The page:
JOHN ALCOTT (1931 – 28 July 1986) was an English Cinematographer best known for his four collaborations with director Stanley Kubrick these are 2001: A Space Odyssey (1968), for which he took over as lighting cameraman from Geoffrey Unsworth in mid-shoot, A Clockwork Orange (1971), Barry Lyndon (1975), the film for which he won his Oscar, and The Shining (1980). Alcott died from a heart attack in Cannes, France in July 1986; he was 55. He received a tribute at the end of his last film No Way Out starring Kevin Costner.
A CLOCKWORK ORANGE
A CLOCKWORK ORANGE is a 1971 dystopian crime film adapted, produced, and directed by Stanley Kubrick,Cinematography John Alcott , based on Anthony Burgess’s 1962 novella A Clockwork Orange. It employs disturbing, violent images to comment on psychiatry, juvenile delinquency, youth gangs, and other social, political, and economic subjects in a dystopian near-future Britain.Alex (Malcolm McDowell), the main character, is a charismatic, sociopathic delinquent whose interests include classical music (especially Beethoven), rape, and what is termed “ultra-violence.” He leads a small gang of thugs (Pete, Georgie, and Dim), whom he calls his droogs (from the Russian друг, “friend,” “buddy”). The film chronicles the horrific crime spree of his gang, his capture, and attempted rehabilitation via controversial psychological conditioning. Alex narrates most of the film in Nadsat, a fractured adolescent slang composed of Slavic (especially Russian), English, and Cockney rhyming slang.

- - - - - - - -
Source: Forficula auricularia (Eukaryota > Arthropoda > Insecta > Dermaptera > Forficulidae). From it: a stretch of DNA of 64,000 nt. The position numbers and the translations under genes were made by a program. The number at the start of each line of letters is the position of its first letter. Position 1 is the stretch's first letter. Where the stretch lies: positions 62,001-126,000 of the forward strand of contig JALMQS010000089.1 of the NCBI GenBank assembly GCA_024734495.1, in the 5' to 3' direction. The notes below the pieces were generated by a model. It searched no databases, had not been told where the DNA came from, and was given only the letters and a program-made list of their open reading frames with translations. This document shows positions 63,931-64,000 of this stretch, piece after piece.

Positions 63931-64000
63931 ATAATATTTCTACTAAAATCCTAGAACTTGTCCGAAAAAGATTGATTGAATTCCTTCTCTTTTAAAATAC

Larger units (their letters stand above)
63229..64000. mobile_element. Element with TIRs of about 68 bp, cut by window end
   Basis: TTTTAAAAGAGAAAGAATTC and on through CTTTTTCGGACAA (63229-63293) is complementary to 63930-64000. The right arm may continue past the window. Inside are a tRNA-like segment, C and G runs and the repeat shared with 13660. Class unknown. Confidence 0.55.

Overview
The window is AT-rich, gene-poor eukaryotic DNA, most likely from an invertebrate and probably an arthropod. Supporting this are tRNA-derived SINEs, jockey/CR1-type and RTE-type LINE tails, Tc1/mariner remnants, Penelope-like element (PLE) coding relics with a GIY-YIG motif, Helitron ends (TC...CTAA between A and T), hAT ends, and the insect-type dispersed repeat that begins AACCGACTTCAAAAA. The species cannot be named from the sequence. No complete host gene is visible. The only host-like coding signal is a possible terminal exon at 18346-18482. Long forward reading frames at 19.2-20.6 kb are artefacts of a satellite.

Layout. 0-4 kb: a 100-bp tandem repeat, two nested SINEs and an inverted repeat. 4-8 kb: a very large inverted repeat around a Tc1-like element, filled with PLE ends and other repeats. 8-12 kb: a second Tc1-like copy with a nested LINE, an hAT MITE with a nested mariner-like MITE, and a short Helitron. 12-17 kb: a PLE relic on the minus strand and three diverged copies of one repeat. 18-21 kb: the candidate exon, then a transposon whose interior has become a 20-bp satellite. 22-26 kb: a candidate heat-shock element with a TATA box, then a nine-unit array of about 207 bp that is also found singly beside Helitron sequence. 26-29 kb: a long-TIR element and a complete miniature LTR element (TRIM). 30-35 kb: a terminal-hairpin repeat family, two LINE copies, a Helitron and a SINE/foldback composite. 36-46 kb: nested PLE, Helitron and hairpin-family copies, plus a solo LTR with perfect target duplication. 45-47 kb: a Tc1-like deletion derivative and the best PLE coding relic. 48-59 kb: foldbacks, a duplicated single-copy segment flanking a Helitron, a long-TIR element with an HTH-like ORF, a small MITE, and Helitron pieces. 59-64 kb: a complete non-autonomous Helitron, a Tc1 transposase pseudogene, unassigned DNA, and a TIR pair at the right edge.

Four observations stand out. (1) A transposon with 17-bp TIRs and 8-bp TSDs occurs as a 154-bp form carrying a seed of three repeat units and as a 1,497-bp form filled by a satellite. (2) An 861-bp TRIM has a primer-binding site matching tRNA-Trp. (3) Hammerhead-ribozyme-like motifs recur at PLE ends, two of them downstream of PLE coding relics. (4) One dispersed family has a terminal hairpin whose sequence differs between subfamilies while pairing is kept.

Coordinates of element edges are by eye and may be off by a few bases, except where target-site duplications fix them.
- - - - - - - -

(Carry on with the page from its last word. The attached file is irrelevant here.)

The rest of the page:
SOURCES A CLOCKWORK ORANGE
TRAILER A CLOCKWORK ORANGE
BARRY LINDON is a 1975 British-American period drama film written, produced, and directed by Stanley Kubrick, Cinematography John Alcott based on the 1844 novel The Luck of Barry Lyndon by William Makepeace Thackeray. It stars Ryan O’Neal, Marisa Berenson, Patrick Magee, and Hardy Krüger. The film recounts the exploits of a fictional 18th-century Irish adventurer. Exteriors were shot on location in Ireland, England and Germany. At the 1975 Academy Awards, the film won four Oscars in production categories.
TRAILERS and VIDEOS BARRY LINDON
2001: A SPACE ODYSSEY
2001: A SPACE ODYSSEY is a 1968 epic science fiction film produced and directed by Stanley Kubrick , Cinematography John Alcott . The screenplay was written by Kubrick and Arthur C. Clarke, and was partially inspired by Clarke’s short story “The Sentinel”. Clarke concurrently wrote the novel 2001: A Space Odyssey which was published soon after the film was released. The film deals with a series of encounters between humans and mysterious black monoliths that are apparently affecting human evolution, and a voyage to Jupiter tracing a signal emitted by one such monolith found on the Moon. The film is frequently described as an epic, both for its length and scope, and for its affinity with classical epics.Thematically, the film deals with elements of human evolution, technology, artificial intelligence, and extraterrestrial life. It is notable for its scientific accuracy, pioneering special effects, ambiguous imagery, sound in place of traditional narrative techniques, and minimal use of dialogue. The film’s soundtrack is the result of the association that Kubrick made between the spinning motion of the satellites and the dancers of waltzes, which led him to use The Blue Danube waltz by Johann Strauss II.The use of the symphonic poem Also sprach Zarathustra by Richard Strauss may be reference to the theme of mankind’s eventual replacement by supermen (Übermensch) in Nietzsche’s work Thus Spoke Zarathustra.
SOURCES 2001: A SPACE ODYSSEY
TRAILERS A SPACE ODYSSEY